Transportation and Warehousing - British Columbia
Research has confirmed that Indigenous involvement in the complex transportation and warehousing sector is at an early stage of development. There are, nonetheless, promising signs in some areas that present the opportunity to change this situation. Indigenous educational outcomes are improving; sector awareness of the value of reaching out to the Indigenous communities is increasing; the TRC process has heightened public interest in a greater level of inclusion for Indigenous people; and Canada’s Federal Government, as well as BC’s Provincial Government, both appear intent on improving the relationships with Canada’s Indigenous people.
The transportation and warehousing sector in British Columbia is a vibrant and diverse industry with a multitude of employment opportunities for Indigenous people. The industry offers great opportunities to build a career in one of the most critical sectors of the country’s economy. According to a 2016 report by the Asia Pacific Gateway Skills Table, more than 177,375 jobs need to be filled across the four Western Canadian provinces. BC will see steady economic growth but will also lose the highest portion of its workers to those retiring and leaving the work force, with year 2021 expected to be the most difficult year for British Columbia in filling vacancies.
According to Stats Canada, in August 2017 Canadian employment in transportation and warehousing increased by 9,800, continuing an upward trend that began in February 2016. On a year-over-year basis, employment in this sector has increased by 44,000 (+4.8%).
Transportation and warehousing is also a major contributing factor to the health of the regional goods-producing industries. Over the last ten years, transportation and warehousing employment kept pace with overall employment growth in all Western provinces, however in BC the average yearly growth rate was higher than the average of all industries – 2.1% compared to .08%. According to the Canadian Centre for Policy Alternatives submission to the 2018 BC budget consultation, motor vehicle and transit drivers were the third highest occupation in the number of vacancies. Considering the top ten occupations with the highest vacancies, these drivers attract the highest in wages at an average of $19.75 hourly.
Trucking is a major employer in Canada. Nearly 300,000 drivers and about 450,000 Canadians overall are employed by the Industry, resulting in nearly $24 billion in personal income nationwide. It is also the biggest single employer of males in Canada. This means that nearly 1 percent of the Canadian population and over 1.5 per cent of the labour force are employed as truck drivers.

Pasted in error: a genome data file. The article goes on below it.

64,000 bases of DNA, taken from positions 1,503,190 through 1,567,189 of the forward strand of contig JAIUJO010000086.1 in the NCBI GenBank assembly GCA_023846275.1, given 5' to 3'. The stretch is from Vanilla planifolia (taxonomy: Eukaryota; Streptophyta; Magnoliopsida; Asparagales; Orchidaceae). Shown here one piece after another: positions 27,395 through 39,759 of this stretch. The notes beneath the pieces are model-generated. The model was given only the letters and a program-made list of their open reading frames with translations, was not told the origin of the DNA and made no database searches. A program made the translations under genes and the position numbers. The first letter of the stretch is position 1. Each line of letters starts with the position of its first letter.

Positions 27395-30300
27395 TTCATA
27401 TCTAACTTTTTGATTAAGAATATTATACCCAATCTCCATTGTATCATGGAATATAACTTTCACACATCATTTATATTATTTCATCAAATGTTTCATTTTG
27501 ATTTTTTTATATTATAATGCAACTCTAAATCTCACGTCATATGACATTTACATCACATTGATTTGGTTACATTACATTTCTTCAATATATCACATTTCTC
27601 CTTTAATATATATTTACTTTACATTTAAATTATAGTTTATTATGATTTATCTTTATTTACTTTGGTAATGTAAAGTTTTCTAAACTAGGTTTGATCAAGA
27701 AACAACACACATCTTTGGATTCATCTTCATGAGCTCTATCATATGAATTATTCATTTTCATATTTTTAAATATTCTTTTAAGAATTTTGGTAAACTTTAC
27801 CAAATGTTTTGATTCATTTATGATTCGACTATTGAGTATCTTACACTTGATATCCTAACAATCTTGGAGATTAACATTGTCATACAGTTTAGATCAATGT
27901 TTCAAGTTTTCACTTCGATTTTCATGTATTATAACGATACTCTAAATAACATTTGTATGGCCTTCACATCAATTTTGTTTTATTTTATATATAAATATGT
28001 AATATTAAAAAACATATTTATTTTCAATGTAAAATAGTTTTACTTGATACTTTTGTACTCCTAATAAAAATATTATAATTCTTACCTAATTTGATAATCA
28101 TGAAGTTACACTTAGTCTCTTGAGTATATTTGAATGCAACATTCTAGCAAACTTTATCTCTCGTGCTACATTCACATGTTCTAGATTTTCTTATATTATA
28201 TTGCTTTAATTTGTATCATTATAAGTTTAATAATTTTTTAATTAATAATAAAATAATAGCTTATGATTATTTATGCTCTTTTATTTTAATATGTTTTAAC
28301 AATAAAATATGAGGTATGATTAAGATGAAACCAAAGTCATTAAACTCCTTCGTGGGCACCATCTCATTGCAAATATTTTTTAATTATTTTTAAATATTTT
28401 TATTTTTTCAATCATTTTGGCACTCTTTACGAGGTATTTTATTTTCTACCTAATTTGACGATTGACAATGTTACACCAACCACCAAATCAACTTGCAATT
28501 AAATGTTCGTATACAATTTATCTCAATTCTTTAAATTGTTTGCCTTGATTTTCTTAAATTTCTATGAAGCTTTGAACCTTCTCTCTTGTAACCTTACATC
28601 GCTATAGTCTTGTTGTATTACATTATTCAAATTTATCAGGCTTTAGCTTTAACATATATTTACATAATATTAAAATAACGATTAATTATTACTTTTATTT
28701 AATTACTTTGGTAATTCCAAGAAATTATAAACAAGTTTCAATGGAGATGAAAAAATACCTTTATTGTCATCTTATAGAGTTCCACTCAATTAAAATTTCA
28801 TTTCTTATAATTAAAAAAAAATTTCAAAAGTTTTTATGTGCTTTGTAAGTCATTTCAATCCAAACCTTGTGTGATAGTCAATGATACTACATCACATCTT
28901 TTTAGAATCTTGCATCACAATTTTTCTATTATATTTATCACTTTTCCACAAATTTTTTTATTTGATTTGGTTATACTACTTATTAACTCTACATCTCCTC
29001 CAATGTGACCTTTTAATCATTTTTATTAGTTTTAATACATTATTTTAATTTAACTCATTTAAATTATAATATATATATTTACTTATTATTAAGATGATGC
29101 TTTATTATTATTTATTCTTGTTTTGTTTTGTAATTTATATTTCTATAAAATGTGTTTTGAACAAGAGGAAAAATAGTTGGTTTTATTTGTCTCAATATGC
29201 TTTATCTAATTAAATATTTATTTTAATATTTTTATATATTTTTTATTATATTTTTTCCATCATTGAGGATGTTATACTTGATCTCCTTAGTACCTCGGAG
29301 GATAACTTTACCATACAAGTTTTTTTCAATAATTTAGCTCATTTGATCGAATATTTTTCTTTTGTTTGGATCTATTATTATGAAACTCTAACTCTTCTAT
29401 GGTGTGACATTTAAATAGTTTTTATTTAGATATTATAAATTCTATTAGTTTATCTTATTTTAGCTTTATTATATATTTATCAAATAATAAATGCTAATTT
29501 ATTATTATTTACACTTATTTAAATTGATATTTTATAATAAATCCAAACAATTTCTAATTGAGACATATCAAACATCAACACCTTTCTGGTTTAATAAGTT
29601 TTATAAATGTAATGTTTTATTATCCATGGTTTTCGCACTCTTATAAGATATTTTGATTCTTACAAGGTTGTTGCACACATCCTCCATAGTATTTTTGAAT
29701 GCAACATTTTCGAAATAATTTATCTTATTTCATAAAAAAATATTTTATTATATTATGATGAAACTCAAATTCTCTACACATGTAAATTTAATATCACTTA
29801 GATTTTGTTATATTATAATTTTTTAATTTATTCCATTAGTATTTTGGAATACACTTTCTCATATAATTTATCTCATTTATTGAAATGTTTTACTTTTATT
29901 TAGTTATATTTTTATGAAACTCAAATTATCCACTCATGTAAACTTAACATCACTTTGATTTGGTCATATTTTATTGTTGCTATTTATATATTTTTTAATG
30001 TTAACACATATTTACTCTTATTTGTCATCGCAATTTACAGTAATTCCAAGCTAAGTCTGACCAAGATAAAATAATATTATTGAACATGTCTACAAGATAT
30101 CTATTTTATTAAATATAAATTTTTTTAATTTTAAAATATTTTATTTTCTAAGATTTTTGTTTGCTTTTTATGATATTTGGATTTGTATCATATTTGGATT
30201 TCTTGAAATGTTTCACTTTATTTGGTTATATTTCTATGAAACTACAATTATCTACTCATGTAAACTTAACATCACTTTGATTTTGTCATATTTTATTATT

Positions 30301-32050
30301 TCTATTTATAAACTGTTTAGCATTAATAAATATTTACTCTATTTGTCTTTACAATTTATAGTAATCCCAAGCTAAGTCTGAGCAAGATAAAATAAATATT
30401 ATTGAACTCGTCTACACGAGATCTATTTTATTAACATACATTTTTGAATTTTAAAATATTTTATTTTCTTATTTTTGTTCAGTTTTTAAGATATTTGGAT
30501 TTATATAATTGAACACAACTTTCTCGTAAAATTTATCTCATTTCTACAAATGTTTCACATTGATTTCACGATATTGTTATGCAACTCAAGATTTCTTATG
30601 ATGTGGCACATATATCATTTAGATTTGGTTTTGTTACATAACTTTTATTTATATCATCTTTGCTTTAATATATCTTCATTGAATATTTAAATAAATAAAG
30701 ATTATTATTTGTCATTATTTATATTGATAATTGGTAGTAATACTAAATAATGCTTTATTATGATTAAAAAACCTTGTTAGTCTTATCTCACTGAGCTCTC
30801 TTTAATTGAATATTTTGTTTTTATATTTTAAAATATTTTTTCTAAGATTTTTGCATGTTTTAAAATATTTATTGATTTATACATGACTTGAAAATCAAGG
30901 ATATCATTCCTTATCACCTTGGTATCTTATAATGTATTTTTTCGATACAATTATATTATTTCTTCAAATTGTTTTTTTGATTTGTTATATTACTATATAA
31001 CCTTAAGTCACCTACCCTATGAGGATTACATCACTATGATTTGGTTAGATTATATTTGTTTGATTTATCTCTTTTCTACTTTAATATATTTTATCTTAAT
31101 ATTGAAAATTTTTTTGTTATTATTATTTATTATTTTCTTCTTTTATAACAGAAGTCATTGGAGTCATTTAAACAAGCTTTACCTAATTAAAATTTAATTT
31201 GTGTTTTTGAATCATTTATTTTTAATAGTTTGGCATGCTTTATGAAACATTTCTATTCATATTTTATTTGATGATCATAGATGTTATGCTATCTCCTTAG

In a recently released study (Oct 2017) by the American Transportation Research Institute, which included Canadian carriers, driver shortages surged six spots to the top of this year’s list of Industry concerns.
The warehousing sector is comprised of establishments primarily engaged in operating general merchandise, refrigerated and other warehousing and storage facilities. These establishments provide facilities to store goods for customers or for their own distribution. They may also provide a range of services, often referred to as logistics services, related to the distribution of a customer’s goods. Logistics services can include labelling, breaking bulk, inventory control and management, light assembly, order entry and fulfillment, packaging, pick and pack, price marking and ticketing and transportation arrangement.
According to the WorkBC Warehousing and Storage Industry Outlook Profile, the sector is forecasted to have above average growth over the next 5 years. The industry is projected to have over 5,000 job openings over the next 7 years (2025).
Warehousing offers many opportunities for low skilled workers to enter the workforce. A typical warehouse worker will play roles in receiving, storing, documenting, and delivering materials for your employer. Large warehouses are often fast-paced, while smaller ones tend to work around pick-ups and drop-offs from carriers. To be a warehouse worker, you must be in good shape, as workers are required to lift up to 50 pounds and walk or stand for most of their shift.
Considering the robust environment in BC surrounding the transportation and warehousing sector, coupled with the tightening of the natural resource sectors, Indigenous Works and the Federal Government were fundamentally correct in advancing this research now. Indigenous people have not played a substantial role in this significant and economically important sector.
To achieve this increased level of participation will take leadership and a longer-term planning horizon. Achievement of this goal will also require the mobilization and support of a broad range of stakeholders, and will also likely require increased support – financial and otherwise – to effect meaningful change.
Early research bears out that there are capacity and awareness constraints in BC in terms of training and retention. The key question is what to do about this situation, and more importantly to determine the policies, mechanisms and approaches that can change this paradigm from capacity constraints to full engagement of Indigenous workers in the sector.
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